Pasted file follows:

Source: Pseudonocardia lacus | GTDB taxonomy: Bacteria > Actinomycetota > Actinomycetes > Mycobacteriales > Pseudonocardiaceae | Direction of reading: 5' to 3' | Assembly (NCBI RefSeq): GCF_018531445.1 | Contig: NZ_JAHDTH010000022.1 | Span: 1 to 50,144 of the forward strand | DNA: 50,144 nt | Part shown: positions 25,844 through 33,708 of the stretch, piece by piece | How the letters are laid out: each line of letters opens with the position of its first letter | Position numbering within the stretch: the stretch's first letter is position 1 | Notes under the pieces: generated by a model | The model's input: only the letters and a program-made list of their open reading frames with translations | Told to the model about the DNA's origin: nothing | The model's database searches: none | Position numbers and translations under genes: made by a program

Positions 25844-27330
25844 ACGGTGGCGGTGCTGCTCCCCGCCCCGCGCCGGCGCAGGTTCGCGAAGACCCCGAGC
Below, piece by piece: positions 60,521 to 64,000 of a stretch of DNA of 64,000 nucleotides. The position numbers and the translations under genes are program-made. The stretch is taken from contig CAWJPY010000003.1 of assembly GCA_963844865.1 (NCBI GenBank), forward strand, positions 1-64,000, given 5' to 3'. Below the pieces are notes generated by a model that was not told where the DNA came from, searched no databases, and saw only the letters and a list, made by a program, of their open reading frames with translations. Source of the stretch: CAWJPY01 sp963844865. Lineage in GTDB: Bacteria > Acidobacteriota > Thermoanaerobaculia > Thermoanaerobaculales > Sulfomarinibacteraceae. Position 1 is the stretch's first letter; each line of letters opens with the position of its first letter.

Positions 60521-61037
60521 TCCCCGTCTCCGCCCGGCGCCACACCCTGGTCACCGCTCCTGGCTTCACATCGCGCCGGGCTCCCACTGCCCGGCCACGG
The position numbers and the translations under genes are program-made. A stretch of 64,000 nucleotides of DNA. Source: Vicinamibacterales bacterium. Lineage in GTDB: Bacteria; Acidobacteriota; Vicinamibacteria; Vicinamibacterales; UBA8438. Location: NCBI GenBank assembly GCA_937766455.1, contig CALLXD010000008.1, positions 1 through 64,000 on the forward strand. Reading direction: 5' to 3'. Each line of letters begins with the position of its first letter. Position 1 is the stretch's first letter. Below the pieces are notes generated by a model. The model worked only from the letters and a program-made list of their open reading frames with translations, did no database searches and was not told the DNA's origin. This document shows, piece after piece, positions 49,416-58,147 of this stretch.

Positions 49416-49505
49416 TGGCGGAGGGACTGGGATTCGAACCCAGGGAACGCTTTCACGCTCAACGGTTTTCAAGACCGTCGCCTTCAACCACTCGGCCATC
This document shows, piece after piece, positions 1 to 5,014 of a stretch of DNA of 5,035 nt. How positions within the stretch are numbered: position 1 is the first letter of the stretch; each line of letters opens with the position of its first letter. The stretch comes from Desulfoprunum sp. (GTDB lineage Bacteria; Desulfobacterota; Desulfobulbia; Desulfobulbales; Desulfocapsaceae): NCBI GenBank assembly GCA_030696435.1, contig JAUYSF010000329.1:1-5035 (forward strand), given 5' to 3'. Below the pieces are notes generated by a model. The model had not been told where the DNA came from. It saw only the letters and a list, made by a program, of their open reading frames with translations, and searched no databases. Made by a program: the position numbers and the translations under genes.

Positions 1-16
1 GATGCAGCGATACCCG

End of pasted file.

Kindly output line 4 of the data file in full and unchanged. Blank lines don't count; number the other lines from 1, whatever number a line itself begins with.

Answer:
Below, piece by piece: positions 60,521 to 64,000 of a stretch of DNA of 64,000 nucleotides. The position numbers and the translations under genes are program-made. The stretch is taken from contig CAWJPY010000003.1 of assembly GCA_963844865.1 (NCBI GenBank), forward strand, positions 1-64,000, given 5' to 3'. Below the pieces are notes generated by a model that was not told where the DNA came from, searched no databases, and saw only the letters and a list, made by a program, of their open reading frames with translations. Source of the stretch: CAWJPY01 sp963844865. Lineage in GTDB: Bacteria > Acidobacteriota > Thermoanaerobaculia > Thermoanaerobaculales > Sulfomarinibacteraceae. Position 1 is the stretch's first letter; each line of letters opens with the position of its first letter.